Looking to peer into the spooky side of the island? Take one of the many ghost tours around here, and learn about what still lives here from the afterlife.
6. Abkhazi Garden
Spanning just over an acre, this garden created by the Russian prince and princess Abkhazi features Japanese Maples, native Garry oaks, and hundreds of rhododendrons. Try to check it out while the flowers are blooming. There is a suggested donation of 10 CAD.
7. Day-trip to the smaller islands
Vancouver Island is the only one with a major international name, but the Gulf Island strip around Vancouver actually consists of hundreds of small islands and inlets, many of which make for a pleasant day trip. Consider renting a boat or arranging a tour to Gabriola, Saltspring, or Thetis, three of the most popular islands. Here, you can hike, spend time exploring the bays and beaches or visit local artisans and eateries.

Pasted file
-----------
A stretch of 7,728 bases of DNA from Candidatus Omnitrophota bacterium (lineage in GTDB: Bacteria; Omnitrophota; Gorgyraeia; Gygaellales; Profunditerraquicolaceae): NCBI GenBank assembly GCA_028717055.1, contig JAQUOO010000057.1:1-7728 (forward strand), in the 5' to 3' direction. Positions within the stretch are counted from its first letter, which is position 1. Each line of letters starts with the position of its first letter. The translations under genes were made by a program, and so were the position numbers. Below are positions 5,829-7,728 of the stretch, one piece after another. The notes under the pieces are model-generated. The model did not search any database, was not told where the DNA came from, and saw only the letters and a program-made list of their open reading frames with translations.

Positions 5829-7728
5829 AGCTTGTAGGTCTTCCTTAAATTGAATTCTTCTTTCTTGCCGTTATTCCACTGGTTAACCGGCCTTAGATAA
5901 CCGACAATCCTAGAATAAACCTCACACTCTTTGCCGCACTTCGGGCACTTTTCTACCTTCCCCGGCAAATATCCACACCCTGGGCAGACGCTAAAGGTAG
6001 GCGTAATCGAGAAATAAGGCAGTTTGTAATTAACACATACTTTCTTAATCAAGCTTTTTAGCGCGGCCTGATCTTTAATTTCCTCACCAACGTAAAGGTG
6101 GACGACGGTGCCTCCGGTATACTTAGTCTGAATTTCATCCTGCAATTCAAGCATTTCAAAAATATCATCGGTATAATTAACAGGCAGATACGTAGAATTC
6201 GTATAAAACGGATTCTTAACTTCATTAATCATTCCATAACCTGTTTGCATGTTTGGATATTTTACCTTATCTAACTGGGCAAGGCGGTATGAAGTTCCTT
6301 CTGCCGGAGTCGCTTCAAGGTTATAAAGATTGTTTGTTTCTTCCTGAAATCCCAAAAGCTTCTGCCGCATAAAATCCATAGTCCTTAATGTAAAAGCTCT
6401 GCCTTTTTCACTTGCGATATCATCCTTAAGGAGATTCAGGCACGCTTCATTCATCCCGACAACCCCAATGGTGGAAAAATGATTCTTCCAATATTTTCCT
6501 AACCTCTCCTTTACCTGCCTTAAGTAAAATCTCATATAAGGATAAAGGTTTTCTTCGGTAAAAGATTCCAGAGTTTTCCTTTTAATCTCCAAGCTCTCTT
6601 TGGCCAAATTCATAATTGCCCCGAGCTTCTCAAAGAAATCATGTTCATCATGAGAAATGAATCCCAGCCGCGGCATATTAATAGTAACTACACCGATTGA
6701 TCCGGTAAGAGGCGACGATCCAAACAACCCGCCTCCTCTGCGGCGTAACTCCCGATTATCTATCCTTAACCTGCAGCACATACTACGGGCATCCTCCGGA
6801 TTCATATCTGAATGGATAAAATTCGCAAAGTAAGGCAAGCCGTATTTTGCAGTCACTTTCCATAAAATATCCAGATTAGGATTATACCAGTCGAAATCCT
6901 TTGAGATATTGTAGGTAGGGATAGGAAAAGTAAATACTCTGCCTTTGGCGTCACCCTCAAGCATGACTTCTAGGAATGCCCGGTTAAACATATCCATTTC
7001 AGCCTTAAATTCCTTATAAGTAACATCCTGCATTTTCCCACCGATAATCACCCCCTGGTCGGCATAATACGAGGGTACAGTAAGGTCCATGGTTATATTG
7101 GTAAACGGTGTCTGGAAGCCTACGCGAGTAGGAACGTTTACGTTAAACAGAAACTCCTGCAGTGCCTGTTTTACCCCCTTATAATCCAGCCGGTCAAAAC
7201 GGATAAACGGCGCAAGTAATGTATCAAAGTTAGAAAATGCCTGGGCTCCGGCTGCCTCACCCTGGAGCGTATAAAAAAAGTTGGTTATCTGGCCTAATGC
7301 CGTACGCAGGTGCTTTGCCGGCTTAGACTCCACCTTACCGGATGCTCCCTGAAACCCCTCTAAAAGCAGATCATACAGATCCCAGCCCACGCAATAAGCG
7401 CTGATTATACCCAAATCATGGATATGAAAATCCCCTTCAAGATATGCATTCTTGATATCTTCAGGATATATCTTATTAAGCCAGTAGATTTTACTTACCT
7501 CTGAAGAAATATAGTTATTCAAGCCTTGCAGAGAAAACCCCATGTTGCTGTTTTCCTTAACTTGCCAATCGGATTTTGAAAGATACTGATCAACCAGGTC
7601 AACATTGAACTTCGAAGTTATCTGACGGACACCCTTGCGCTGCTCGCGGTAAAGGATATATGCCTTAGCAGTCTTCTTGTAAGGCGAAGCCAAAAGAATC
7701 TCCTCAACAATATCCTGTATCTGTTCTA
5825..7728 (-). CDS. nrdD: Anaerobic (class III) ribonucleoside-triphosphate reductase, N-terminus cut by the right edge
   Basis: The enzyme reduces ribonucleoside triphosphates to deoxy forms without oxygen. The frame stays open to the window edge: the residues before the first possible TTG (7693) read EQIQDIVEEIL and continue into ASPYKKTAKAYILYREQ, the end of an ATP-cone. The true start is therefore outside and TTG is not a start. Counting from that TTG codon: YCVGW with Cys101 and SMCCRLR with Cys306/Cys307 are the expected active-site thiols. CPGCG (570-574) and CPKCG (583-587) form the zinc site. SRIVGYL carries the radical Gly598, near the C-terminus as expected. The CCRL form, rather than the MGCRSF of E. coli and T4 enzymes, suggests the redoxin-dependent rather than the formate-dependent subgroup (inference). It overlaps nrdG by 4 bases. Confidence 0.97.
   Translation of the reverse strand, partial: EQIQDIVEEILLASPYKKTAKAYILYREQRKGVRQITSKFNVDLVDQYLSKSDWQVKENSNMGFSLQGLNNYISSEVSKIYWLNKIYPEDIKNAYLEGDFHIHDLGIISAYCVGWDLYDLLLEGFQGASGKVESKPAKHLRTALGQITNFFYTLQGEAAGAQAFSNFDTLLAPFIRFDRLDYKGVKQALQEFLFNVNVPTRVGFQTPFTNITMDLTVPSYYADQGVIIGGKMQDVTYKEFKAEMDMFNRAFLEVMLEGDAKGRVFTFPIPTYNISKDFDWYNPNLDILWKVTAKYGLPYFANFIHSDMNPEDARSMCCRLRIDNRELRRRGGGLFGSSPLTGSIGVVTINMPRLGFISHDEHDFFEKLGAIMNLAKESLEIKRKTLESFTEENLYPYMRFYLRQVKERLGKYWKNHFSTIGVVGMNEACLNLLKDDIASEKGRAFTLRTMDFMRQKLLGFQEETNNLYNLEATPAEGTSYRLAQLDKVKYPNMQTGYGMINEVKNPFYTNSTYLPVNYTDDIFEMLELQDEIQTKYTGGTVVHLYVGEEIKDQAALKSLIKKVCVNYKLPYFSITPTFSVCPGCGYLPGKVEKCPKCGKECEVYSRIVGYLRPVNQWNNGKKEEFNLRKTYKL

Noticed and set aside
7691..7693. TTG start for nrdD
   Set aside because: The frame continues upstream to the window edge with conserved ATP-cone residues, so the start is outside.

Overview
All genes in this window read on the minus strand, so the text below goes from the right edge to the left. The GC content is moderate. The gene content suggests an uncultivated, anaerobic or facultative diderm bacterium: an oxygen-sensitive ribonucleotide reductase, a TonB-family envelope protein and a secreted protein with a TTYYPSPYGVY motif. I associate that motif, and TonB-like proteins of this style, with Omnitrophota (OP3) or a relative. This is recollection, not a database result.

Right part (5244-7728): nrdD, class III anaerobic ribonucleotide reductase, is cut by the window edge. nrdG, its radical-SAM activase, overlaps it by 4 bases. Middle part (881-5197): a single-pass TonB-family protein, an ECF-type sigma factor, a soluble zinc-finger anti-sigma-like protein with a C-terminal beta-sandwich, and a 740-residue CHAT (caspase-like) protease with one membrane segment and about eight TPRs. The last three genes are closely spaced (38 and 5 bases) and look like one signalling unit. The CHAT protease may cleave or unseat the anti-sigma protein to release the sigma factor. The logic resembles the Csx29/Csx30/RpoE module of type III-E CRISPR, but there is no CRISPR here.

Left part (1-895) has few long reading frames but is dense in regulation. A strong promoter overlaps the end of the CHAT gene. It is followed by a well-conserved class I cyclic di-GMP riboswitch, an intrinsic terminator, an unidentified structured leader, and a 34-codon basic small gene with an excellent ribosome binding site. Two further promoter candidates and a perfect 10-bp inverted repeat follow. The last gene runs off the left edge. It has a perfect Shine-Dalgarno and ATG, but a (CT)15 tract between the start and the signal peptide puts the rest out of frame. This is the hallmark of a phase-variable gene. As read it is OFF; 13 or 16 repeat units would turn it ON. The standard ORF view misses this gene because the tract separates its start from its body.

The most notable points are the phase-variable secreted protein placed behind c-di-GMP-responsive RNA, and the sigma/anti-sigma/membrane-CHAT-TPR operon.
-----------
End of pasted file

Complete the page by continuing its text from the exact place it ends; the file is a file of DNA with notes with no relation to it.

Budget hotel prices – Some budget hotels have rates as low as 60 CAD, though they aren’t going to be fancy or in a central part of the island. For a more legit location, expect to pay about 110 CAD and up for singles and doubles. Family-run bed and breakfasts are very common on Vancouver Island and really contribute to the intimate, cozy feel of island life. Use Booking.com as they consistently return the cheapest rates. Airbnb is rather sparse on the island. Shared rooms can be found for 40 CAD per night, and private homes/apartments are closer to 150 CAD. The island is quite large, so be sure you find accommodation in the area you are looking for!